Project Based Learning at the Student Initiative Center

It’s not your typical college course. The students don’t meet in an average classroom. The course objectives are sweepingly broad yet intimately personal.

And these unorthodox approaches to learning are precisely why the Passion and Purpose class at Chabot works, says instructor Eric Heltzel. The course description states that students engage in “exploration and discovery of personal passions in the context of social and family relationships, serving the wider community, and analyzing and understanding higher education.”

The class meets in the Student Initiative Center, which is a non-traditional classroom setting. As opposed to a lecture hall, the open space and mixed seating encourage dialogue and interfacing of ideas. This not only helps with student learning but the pedagogic practices of the instructors. “Teaching this class has been a professional development opportunity for the professors involved,” says Heltzel. “It is a participatory process. I’ve become a more agile, creatively driven teacher.”

Students garner more from Project Based Learning than they might in a typical classroom setting. “The concepts of Project Based Learning get students into the community, doing something substantive with what they learn,” says Colleen McHugh, a student, and participant. “The students walk away from these learning experiences with practical, real-world knowledge.”

Through its innovative approach to learning, students in the Passion and Purpose class have developed their ideas into real-world initiatives and change. All of the water bottle filling stations on campus are their thanks to an initiative of the R.A.G.E. club on campus, which stands for Revolutionaries Advocating Greener Ecosystems.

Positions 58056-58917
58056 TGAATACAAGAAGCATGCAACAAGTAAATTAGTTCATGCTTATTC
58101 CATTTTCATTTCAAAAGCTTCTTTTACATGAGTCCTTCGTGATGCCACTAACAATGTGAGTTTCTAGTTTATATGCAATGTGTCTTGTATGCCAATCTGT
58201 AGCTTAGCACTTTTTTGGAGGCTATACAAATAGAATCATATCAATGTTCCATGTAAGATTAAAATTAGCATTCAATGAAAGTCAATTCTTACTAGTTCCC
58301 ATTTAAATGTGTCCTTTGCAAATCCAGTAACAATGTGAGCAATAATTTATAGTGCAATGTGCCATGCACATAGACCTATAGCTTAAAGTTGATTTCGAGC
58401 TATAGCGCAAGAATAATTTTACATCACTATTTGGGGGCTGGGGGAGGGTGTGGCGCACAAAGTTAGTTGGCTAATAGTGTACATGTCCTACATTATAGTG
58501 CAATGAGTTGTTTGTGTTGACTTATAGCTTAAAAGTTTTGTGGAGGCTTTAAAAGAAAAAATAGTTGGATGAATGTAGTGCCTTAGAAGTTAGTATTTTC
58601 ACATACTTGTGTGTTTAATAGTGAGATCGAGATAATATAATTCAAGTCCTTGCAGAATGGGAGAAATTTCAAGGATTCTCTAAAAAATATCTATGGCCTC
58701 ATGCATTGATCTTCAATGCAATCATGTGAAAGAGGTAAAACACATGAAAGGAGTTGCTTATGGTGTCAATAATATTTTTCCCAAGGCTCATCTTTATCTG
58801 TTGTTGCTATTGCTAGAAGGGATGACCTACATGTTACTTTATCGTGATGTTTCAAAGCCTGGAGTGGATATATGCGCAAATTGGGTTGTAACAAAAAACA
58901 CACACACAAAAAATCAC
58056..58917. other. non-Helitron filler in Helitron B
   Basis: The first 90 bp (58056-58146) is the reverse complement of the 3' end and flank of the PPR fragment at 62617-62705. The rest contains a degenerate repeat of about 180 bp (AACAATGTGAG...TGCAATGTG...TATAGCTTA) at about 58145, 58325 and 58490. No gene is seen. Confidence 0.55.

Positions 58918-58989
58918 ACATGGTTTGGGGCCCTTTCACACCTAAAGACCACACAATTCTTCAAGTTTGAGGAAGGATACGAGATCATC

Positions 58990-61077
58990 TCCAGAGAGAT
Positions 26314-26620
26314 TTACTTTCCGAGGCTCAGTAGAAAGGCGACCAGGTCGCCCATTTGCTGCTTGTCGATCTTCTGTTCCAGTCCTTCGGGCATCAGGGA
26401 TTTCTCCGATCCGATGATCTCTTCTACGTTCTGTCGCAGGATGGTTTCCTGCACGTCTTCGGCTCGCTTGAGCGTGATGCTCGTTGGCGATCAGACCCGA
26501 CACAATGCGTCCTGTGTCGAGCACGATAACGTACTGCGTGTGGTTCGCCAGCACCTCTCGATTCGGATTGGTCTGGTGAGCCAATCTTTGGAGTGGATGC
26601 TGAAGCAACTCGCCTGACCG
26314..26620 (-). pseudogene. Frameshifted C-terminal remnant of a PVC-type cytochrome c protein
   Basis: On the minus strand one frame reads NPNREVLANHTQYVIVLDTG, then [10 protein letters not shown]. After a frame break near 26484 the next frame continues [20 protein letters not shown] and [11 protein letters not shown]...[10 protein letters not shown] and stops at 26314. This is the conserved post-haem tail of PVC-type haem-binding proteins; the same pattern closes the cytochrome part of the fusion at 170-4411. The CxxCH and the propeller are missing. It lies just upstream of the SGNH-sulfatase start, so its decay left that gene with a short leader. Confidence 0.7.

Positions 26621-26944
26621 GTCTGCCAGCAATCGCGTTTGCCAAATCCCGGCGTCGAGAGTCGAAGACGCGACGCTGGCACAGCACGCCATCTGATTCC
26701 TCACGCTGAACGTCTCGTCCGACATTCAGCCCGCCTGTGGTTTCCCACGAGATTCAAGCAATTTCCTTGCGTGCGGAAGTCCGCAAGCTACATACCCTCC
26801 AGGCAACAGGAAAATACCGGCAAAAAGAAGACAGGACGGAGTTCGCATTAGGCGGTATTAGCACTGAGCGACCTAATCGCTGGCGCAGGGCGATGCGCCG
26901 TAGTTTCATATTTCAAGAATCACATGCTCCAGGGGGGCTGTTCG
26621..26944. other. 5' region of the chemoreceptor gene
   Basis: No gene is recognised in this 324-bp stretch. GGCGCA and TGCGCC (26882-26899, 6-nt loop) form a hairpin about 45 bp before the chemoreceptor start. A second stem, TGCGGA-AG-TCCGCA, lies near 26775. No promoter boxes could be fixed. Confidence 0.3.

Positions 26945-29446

R.A.G.E. is also responsible for the community garden on campus as well as the food pantry that the college hosts. The latter initiative proved an excellent learning experience for the students. “They found out about hunger and food insecurity on campus,” says Heltzel. “They researched these factors and designed a presentation. They went before the student senate and presented at college board meetings.”

Daniella Criollo, a psychology major at Chabot, first took the Passion and Purpose class in 2014. Her passion was education. This somewhat vague starting point led to her pursuing ways in which she could help students learn about the college experience and what it takes to get there.

Criollo saw a need: local Hayward high school students were not enrolling in community college like their counterparts in other school districts. She developed an initiative that put her inside the classroom with these high schoolers, and assessing student needs and showing them how to complete all the forms needed for registration, enrollment, and financial aid. This guerilla matriculation is the perfect example of Passion and Purpose objectives: how an amorphous inkling can develop into a real-world initiative that solves problems and changes lives.

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